Surgeon Thomas Bond, Jr.

Thomas Bond, Jr., came of a well-connected and socially prominent family whose origins lay in Maryland. He was born in 1743 to Dr. Thomas Bond, Sr. (1713-1784) and his wife Sarah Roberts, whom he married in 1735.  He entered the Academy of Philadelphia in 1751, moved on the College in 1757, and graduated in 1760.  That he was socially inclined is indicated by his election to the “Fishing Company” when he was twenty years old;  in the same year he married his first wife, Anne Morgan.

Although he studied medicine with his father and perhaps his uncle Phineas Bond,  his operating a stocking and thread business in Philadelphia in 1766 indicates a lack of interest in the family calling. But it may be that he took seriously his signing the Philadelphia Non-Importation Agreement in 1765, and hoped to do his part in substituting American manufactures for British imports. The business continued for several years but was not a success, and in 1784 by his will, his father Dr. Thomas left £1,000 for the payment of the debt of his son’s partnership.

Bond had returned to medicine even before the final failure of his textile business and seems to have practiced with his father; he had been elected to membership in the American Philosophical Society, and his brother Richard was also preparing for a medical career.  On 6 April 1774 Bond’s wife died, leaving behind two small daughters. Soon to be caught up in the Revolutionary turmoil, Bond nevertheless appears to have met life with equanimity, and John Adams in July 1775 wrote to his wife, Abigail,

About five O Clock this Morning, I went with young Dr. Bond at his Invitation and in his Carriage, to his Fathers Seat in the Country. His Mother, with three of her Grand Children, little Girls, resides here….The House is only one small room, with one Chamber over it. But the Farm is large, the Gardens very spacious, the orchards noble, and the Fruit Trees, very numerous and of great Variety. Noble Rowes of poplar Trees, in Europe they are called Tulip Trees, a more noble and beautiful Tree, than our Lime Trees. The House stands upon the highest Land, that is any where to be found in the Neighbourhood of this City. The Prospect round it is rural, very spacious and very agreeable. The Air is very pure.

…This young Dr. Bond is above thirty, perhaps near forty. He has lost his Wife, and has two pretty little Girls-…He is…fat and jolly, a Lover of Pleasure, educated at the colledge here, has been in Trade, and sunk his father five or six thousand Pounds sterling, and then returned to the Study and practice of Physic. Wine and Women he uses very freely…

In August 1776, Bond joined the hospital corps as Surgeon, and stayed with this service, becoming Purveyor, until the end of the war.  He took his responsibilities seriously and in 1777 was appointed Assistant Director of the General Hospital. Appeals from him for goods and services are met with in Philadelphia newspapers. The following is typical:

Dr. Thomas Bond, junior, purveyor of the general hospital, presents his compliments to the patriotic and humane ladies of this and the neighboring states, and informs them the hospitals are now much in want of lint and bandage; and have lately heard of their great bounty and friendly attention to the American soldiery, in a most generous subscription for them, requests a further continuance of their favours, for the use of the hospitals, to be delivered at his office in Second street, and at the hospitals in various states. The doctor flatters himself, from the benevolent and active spirit shown on the late occasion, and the necessity and humanity of this petition, that he shall shortly be enabled to render the unfortunate wounded and lame of the American army comfortable and happy, and be amply provided for the succeeding campaign.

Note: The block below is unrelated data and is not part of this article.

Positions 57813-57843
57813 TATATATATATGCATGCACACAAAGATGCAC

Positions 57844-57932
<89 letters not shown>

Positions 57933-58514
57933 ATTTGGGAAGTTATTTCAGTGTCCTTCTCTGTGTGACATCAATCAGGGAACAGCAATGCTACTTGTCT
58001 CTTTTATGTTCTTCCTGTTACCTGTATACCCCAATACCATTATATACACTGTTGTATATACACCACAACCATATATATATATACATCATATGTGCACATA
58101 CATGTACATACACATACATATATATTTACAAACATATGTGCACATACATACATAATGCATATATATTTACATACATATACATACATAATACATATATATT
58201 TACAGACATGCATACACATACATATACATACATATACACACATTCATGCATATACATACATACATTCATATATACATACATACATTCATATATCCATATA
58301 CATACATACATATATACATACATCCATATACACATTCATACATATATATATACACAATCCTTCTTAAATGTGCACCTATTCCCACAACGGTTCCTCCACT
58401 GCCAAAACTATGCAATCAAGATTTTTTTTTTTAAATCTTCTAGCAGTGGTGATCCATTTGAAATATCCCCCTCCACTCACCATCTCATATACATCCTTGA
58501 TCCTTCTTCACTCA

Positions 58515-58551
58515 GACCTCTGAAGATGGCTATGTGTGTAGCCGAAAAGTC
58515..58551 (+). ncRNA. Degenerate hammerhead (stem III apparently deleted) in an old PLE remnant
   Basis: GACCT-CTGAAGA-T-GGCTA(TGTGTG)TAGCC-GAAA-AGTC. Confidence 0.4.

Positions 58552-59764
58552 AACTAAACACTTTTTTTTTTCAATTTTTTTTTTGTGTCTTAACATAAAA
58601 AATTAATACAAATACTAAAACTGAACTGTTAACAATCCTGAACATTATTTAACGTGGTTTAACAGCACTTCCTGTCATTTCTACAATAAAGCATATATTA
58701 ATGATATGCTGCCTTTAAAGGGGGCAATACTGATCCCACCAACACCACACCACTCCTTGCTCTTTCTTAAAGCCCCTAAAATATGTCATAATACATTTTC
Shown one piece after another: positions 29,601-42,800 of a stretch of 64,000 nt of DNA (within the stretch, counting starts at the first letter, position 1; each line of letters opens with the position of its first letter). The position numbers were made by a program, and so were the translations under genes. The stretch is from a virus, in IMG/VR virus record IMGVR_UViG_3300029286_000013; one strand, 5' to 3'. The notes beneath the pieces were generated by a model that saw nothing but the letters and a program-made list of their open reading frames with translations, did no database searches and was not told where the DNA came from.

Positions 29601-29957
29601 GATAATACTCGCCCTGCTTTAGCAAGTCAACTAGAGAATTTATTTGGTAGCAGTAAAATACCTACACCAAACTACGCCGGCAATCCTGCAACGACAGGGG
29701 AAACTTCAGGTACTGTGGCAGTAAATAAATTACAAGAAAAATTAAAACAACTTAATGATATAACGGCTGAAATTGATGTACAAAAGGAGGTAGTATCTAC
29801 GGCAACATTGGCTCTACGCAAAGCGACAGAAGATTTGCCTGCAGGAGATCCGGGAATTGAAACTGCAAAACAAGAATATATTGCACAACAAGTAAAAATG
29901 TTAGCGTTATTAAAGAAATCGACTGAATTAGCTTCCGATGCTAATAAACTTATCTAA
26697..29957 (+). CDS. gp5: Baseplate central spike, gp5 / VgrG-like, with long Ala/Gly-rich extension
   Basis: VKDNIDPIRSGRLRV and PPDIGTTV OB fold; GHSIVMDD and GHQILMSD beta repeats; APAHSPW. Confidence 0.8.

Bond’s correspondence bears ample evidence of his compassionate feelings for the men brought for his care from the battlefield, and for those suffering from the rampant maladies of the camps.

Hardly had the war ended and Thomas entered a medical partnership with his father when the latter died in 1784. Thomas then formed a partnership, apparently of short duration, with Goodwin Wilson , another army doctor.  The same year he was elected one of the secretaries to the American Philosophical Society and became a member of the Philadelphia Society for Promoting Agriculture. Although nominated as a Trustee of the University of the State of Pennsylvania, he was not elected, and nor did he ever become a member of the College of Physicians of Philadelphia. It seems inescapable to conclude that he was not considered to be of the stature of his father who had been members of both.  Perhaps as solace, Bond took as a second wife a widow, Mrs. Jane Ferris in September 1786.  In 1790 Dr. Bond was living in the Northern Liberties with one other male over sixteen, one under sixteen, three females, and one other free person.  He appears in the Biddle Philadelphia City Director for 1791, but not afterwards.

Bond was a speculator in western lands and may have acquired rights of one sort or another to as many as 60,000 acres in Randolph and Harrison counties in [now, West] Virginia.  There, while on a tour of his holdings, he died on 17 July 1793.  He was buried in the Morgantown, [West] Virginia, Presbyterian Churchyard. In 1901, the church and graveyard were destroyed, and Dr. Bond’s remains were brought to Philadelphia and reinterred in Christ Church’s burying ground.